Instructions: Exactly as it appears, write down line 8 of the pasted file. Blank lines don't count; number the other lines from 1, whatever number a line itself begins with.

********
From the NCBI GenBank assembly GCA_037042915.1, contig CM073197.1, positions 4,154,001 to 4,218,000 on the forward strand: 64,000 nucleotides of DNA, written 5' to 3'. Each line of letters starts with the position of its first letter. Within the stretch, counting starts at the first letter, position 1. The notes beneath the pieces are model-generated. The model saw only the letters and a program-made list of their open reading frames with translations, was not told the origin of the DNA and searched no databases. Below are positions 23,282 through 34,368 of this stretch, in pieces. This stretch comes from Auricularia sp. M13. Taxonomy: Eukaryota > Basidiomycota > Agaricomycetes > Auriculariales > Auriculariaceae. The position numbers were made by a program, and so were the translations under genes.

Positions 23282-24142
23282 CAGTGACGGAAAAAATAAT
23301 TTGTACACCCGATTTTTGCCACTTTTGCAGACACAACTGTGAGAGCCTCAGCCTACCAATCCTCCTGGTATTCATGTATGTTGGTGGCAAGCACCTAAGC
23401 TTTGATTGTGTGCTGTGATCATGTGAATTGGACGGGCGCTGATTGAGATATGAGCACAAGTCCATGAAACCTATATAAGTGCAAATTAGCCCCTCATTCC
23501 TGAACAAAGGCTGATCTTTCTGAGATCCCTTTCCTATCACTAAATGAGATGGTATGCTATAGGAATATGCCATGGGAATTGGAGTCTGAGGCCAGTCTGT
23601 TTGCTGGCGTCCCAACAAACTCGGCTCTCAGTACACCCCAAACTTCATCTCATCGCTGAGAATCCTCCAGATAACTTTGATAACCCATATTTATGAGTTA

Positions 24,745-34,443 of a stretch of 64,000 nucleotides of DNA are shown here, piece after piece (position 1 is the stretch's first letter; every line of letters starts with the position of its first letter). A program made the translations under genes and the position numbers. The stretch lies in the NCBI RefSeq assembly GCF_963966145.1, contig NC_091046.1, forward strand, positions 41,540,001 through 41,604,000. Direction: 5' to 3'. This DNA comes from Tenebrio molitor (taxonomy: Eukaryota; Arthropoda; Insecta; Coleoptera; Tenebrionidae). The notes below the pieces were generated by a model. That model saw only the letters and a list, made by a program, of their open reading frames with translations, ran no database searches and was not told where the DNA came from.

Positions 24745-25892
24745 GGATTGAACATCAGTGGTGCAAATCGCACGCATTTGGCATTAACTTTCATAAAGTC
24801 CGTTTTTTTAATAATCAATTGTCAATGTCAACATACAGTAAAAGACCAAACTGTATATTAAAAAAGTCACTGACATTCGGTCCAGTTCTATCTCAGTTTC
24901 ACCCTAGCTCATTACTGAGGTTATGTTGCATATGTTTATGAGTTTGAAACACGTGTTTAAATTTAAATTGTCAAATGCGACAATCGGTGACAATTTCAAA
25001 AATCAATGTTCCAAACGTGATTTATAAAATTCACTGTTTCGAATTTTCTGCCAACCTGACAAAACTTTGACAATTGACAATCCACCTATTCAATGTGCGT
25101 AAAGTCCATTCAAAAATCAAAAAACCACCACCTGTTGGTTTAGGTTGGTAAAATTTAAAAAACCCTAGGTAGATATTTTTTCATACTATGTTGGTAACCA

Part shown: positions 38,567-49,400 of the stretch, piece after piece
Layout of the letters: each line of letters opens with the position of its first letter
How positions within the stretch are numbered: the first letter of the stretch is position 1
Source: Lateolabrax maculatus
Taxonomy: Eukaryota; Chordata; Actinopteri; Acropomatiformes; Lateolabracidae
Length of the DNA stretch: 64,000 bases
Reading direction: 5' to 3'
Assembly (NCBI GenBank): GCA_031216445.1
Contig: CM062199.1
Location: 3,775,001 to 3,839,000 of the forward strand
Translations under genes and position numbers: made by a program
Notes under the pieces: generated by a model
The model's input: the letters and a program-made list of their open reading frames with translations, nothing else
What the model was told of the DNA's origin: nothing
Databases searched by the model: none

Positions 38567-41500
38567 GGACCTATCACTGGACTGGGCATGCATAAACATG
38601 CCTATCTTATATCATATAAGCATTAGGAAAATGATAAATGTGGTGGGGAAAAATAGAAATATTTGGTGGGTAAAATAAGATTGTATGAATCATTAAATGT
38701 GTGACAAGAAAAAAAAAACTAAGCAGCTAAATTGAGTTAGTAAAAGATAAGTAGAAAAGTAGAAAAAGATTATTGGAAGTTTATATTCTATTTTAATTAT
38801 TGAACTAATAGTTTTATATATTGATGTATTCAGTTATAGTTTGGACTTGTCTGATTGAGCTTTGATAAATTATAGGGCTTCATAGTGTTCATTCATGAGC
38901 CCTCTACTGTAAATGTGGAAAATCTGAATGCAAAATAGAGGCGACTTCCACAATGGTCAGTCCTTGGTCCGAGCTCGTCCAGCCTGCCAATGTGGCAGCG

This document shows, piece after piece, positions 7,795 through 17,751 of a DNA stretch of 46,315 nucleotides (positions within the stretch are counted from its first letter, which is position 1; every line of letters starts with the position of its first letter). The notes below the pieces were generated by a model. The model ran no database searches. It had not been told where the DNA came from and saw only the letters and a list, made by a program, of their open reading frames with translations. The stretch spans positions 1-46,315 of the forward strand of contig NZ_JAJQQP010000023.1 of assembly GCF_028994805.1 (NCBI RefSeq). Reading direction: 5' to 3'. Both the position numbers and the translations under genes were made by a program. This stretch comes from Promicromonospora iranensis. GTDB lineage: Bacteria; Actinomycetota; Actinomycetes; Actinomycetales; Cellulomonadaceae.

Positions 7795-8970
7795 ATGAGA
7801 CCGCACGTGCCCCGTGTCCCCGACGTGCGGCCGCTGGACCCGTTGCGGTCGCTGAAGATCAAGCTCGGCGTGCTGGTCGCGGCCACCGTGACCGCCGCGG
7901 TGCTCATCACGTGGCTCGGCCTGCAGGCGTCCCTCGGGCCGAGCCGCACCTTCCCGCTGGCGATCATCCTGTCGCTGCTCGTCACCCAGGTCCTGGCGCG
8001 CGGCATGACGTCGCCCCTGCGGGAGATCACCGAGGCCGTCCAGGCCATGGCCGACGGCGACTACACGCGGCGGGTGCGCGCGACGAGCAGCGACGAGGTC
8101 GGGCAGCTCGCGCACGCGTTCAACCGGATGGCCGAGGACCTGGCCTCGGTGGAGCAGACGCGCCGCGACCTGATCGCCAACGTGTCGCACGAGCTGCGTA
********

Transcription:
Positions 24,745-34,443 of a stretch of 64,000 nucleotides of DNA are shown here, piece after piece (position 1 is the stretch's first letter; every line of letters starts with the position of its first letter). A program made the translations under genes and the position numbers. The stretch lies in the NCBI RefSeq assembly GCF_963966145.1, contig NC_091046.1, forward strand, positions 41,540,001 through 41,604,000. Direction: 5' to 3'. This DNA comes from Tenebrio molitor (taxonomy: Eukaryota; Arthropoda; Insecta; Coleoptera; Tenebrionidae). The notes below the pieces were generated by a model. That model saw only the letters and a list, made by a program, of their open reading frames with translations, ran no database searches and was not told where the DNA came from.